- A gaming company discovered the power of repurposing TikTok videos for different platforms.
- A shoe company connected with customers in new ways, including WhatsApp, and, by creating “stores on wheels,” mobile kiosks that offered virtual visits to apartment complexes.
- The CMO at a sports-equipment company remarked that constraints led to the brand’s most authentic and creative storytelling ever.
- During the June 14 session, Yehuda Kossowsky, Cloudinary’s senior director of product, emphasized that Cloudinary clients are adopting new techniques, including 360-degree product viewers and wide-gamut color to heighten color accuracy.
The head of content at a European home-improvement company said that her team focused on intimate scenes instead of glossy and glamorous shots. “We celebrated the every day instead of selling a dream,” she explained. A department-store corporation focused on communicating the steps it was taking to keep associates and consumers safe during COVID-19. Consequently, customers responded positively on social media, and the brand’s reputation scores have never been higher. The head of e-business at a food-and-beverage company’s Eastern & Southern Africa region concentrated on differentiating products, adding context, and showing products in use. Such an approach required retailer education since not every retailer understood the benefits of lifestyle photos versus product shots.
This year, more companies have added social feeds to their websites and encouraged consumers to upload images and videos in addition to posting reviews. However, as much as user-generated content (UGC) helps brands earn credibility and conveys authenticity, it also poses risks and challenges. Brands need processes and tools for moderating content, editing content assets at scale, and tagging metadata. A number of brands started shooting images specifically for social channels rather than repurposing assets, as they had done in the past. Stories and partnerships with micro influencers were especially important and compelling. For a fashion company, the top-performing videos were the ones that took customers behind the scenes to see the stores and employees they had been missing.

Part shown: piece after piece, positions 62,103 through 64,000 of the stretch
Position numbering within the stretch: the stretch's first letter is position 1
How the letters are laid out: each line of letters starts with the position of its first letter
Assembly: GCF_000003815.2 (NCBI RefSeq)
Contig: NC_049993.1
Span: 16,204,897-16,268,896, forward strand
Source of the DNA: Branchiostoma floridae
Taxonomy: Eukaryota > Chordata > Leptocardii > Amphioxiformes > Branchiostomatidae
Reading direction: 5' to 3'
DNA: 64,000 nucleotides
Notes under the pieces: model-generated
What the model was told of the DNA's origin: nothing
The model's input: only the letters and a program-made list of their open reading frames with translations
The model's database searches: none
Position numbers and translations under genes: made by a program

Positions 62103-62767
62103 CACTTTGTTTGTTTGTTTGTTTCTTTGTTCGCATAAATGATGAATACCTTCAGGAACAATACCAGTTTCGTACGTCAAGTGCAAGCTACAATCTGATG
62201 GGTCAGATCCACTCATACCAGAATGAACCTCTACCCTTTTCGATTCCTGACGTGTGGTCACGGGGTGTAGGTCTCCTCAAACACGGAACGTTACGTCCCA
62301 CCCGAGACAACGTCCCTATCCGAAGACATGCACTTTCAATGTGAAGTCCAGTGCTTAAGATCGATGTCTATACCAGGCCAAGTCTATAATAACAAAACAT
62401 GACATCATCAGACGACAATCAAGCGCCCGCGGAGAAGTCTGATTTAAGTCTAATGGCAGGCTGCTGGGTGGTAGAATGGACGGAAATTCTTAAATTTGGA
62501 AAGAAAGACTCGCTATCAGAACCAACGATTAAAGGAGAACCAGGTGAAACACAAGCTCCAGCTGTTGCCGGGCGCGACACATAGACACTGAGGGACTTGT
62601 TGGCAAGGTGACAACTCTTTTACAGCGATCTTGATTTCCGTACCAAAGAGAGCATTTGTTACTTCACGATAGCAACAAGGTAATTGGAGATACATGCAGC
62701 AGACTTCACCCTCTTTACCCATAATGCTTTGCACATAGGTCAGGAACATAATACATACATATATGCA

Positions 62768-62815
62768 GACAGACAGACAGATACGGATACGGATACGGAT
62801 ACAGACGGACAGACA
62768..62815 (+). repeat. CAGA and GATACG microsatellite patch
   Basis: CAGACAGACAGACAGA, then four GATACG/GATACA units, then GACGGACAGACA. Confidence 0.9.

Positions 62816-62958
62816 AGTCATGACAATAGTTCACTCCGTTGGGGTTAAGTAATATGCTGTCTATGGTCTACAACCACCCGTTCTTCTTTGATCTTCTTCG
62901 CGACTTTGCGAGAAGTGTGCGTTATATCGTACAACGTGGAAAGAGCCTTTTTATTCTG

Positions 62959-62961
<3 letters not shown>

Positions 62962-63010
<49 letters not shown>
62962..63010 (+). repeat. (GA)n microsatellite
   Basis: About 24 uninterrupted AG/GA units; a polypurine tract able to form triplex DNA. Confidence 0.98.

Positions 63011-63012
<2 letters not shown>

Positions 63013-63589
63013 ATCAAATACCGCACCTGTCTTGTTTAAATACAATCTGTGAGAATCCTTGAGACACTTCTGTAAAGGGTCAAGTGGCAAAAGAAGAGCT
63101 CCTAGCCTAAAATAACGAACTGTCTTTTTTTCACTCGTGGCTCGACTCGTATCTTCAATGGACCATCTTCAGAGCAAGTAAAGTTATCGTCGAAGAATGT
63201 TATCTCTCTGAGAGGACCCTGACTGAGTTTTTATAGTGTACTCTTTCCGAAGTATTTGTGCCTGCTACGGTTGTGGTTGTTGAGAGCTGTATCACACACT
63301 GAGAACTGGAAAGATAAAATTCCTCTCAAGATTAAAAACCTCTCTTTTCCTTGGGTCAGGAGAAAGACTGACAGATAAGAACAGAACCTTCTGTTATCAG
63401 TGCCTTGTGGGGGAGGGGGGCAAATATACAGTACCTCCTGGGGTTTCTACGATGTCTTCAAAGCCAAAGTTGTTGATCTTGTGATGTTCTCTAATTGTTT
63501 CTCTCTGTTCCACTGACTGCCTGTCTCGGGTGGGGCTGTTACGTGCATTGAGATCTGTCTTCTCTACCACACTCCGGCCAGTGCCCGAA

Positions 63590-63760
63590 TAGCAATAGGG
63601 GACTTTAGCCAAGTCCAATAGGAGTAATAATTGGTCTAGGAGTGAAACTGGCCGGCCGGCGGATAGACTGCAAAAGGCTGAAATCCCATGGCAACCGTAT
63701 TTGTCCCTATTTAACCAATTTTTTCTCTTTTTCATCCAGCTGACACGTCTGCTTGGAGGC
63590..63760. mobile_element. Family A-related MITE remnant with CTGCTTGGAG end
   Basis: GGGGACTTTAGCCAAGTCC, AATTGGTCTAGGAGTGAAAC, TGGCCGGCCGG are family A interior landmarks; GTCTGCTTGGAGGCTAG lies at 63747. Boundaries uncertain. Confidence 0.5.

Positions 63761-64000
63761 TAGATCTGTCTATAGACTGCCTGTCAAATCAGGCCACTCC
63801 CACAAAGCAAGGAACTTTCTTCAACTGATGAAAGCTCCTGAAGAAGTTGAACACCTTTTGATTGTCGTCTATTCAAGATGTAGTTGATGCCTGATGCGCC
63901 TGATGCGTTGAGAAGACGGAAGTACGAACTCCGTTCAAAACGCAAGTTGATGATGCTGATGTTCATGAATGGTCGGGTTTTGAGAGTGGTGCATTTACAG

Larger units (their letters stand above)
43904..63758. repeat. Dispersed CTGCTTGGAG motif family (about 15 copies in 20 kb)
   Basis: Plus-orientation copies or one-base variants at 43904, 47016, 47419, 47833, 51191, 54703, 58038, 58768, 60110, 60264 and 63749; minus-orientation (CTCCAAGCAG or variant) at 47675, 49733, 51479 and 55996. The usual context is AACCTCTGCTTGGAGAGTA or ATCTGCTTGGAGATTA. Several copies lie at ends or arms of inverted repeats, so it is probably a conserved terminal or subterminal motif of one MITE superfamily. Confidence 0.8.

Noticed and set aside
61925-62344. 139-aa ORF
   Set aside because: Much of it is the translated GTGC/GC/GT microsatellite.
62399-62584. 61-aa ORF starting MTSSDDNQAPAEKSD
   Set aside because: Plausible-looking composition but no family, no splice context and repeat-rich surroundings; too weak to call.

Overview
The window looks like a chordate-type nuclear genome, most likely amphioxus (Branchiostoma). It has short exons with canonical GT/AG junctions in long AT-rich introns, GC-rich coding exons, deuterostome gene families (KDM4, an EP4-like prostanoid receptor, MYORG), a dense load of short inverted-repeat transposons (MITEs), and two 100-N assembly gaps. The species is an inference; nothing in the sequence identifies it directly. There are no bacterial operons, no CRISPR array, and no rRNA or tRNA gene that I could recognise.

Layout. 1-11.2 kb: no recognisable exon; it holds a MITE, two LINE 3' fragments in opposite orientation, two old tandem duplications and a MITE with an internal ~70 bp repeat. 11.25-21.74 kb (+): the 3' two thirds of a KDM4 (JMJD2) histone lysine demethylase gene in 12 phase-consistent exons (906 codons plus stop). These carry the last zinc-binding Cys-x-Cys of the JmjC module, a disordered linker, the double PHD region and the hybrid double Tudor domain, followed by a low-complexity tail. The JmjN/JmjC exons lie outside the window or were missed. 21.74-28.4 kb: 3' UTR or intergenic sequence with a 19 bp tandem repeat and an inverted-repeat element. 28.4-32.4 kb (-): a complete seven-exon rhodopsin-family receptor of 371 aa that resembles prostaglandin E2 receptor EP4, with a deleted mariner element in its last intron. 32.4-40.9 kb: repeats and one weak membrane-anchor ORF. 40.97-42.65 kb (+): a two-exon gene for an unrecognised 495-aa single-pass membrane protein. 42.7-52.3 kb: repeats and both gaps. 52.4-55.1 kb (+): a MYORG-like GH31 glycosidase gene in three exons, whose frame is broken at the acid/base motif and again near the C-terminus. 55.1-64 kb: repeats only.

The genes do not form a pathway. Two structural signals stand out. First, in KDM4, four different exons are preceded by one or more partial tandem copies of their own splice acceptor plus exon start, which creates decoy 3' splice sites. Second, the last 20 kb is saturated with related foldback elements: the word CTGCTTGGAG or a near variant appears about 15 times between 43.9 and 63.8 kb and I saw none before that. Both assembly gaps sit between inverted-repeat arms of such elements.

Companies of all sizes are using technology to streamline and improve processes. A case in point: CGI helped a home-decor company fill in the gaps when supply-chain issues made it impossible to shoot products in the studio. Other tactics included adopting new digital workflows and managing media more effectively with AI.
Of note is that Cloudinary offers AI-powered tools that make it easy to create media versions for shops, marketplaces, websites, and apps.
The head of client marketing at an e-commerce company made a great point: Shopping online can be just as good or even better than shopping in store. As an example, Ben & Jerry’s delivered a superb user experience with photos that “slice” through a pint of ice cream to show shoppers what’s inside, bringing the product to life in a way that’s impossible to do in person.
We are amazed by all the clever and phenomenal online shopping experiences the brands have created, and we appreciate their joining our Meet the Boss sessions. For more information on Cloudinary, please contact us.